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Old 10-04-2021, 00:28   #1
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Solar Panels - horizontal or angled?

Which of the two solar panel arrangements in likely to be more effective in general.???

Both have the same area (3 sq m). Arrangement 'A' is completely horizontal (at rest) where as arrangement 'B' has 1.5 sq m horizontal and two 'wings' each 0.75 sq m) angled (fixed) say 45 degrees (or maybe 30 degrees) from horizontal.

Assuming a mono hull, aligned fore and aft as shown, no shading from rig etc, used both underway and anchored, used at any latitude from 0 to say 45 and each panel has its own MPPT charge controller.
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Old 10-04-2021, 00:53   #2
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Re: Solar Panels - horizontal or angled?

In arrangement B, if the sun is to one side can the opposite side be a tilting panel that could be moved to the horizontal otherwise it is going to be facing away from the sun.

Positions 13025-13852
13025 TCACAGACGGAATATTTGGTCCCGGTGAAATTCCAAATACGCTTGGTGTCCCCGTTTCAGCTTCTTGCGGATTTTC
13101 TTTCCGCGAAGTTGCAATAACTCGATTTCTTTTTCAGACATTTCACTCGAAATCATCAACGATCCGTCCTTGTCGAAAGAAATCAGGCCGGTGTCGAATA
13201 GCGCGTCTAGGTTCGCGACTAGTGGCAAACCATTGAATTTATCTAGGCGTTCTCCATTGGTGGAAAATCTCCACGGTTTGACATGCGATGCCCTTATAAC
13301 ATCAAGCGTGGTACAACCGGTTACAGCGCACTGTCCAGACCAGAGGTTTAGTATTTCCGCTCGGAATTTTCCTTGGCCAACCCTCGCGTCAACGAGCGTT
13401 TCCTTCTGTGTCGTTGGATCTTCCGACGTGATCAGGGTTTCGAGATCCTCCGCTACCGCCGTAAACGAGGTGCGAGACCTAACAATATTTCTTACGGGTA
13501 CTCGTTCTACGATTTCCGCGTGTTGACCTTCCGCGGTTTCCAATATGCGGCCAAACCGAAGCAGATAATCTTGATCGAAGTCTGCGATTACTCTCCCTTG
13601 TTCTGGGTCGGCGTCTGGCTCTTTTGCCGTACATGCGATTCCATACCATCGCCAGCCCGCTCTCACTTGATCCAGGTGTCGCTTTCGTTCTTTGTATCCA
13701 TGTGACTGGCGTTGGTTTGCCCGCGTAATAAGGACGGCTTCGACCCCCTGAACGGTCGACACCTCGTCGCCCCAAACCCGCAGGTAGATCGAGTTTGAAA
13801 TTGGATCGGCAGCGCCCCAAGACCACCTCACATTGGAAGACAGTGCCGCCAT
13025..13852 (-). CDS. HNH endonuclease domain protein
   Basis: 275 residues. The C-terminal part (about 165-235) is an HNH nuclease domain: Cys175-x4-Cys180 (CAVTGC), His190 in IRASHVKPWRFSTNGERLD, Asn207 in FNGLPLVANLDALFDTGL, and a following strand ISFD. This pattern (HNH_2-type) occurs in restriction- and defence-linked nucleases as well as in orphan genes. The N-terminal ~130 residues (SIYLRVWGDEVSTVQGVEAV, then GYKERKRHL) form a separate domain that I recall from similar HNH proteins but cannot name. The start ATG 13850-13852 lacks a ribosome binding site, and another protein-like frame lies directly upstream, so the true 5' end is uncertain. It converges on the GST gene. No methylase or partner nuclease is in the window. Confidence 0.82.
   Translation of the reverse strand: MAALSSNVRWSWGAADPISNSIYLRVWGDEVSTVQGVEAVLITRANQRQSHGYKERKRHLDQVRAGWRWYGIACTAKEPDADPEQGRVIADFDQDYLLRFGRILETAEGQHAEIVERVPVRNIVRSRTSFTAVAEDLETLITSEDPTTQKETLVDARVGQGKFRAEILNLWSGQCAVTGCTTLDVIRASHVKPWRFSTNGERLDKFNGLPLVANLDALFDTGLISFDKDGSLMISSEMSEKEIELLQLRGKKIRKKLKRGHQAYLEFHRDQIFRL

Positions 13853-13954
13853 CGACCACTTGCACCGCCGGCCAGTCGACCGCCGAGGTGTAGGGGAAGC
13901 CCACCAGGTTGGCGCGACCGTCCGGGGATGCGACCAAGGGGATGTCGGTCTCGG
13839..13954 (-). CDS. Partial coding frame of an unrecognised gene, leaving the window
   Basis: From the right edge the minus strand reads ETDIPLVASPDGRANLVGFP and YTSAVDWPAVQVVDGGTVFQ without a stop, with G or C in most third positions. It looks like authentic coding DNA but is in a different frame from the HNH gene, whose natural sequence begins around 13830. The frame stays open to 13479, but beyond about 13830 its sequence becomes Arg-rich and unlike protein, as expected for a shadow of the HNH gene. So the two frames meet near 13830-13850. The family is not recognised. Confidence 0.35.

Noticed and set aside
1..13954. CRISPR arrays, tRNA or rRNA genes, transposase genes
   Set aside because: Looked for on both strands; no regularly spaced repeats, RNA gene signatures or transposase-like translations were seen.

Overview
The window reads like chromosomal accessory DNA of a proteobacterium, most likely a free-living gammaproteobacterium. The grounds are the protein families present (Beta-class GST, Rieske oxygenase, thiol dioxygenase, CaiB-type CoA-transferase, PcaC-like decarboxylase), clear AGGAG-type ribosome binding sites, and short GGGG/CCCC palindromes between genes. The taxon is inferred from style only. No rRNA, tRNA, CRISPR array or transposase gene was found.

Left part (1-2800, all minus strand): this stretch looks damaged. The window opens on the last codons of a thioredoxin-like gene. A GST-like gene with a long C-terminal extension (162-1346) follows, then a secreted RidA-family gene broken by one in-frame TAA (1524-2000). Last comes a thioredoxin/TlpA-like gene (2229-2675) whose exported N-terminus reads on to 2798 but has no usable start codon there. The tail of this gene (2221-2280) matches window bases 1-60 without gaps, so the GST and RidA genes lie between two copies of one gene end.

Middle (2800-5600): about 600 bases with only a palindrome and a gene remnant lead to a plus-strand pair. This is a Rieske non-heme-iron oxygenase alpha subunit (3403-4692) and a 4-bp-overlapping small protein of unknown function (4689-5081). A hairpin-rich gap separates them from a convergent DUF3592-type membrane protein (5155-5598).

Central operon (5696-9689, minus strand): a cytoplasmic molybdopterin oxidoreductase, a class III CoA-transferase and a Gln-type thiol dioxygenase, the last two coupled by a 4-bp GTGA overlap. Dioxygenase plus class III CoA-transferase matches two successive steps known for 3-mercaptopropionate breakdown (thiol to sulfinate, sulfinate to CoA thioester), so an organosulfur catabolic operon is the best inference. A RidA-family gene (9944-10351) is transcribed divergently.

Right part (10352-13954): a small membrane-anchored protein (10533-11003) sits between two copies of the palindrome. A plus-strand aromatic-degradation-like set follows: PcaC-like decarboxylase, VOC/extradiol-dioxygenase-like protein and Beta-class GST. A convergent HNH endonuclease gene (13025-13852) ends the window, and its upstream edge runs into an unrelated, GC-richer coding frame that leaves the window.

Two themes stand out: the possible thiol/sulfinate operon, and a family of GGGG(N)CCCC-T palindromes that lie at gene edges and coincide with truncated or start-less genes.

Mine do slope slightly forward, not to catch the sun though, but so the rain runs off the panels, also the soapy water when you clean them.

The difference between flat and tilted towards the sun is huge and the reason why I used to move our portable suitcase panel around the yacht several times a day. The latest panel is just too big to do that and I really don't want to put any twist in the panel when changing its orientation. Cracking the glass wouldn't be a good day on the boat.

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Old 10-04-2021, 01:57   #3
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Re: Solar Panels - horizontal or angled?

It would be nice to see some experimental results for this and other similar questions, but after many years living on boats with both fixed and tiltable solar panels and watching the battery monitor far more than is really needed, my estimation is that A would win by a considerable margin.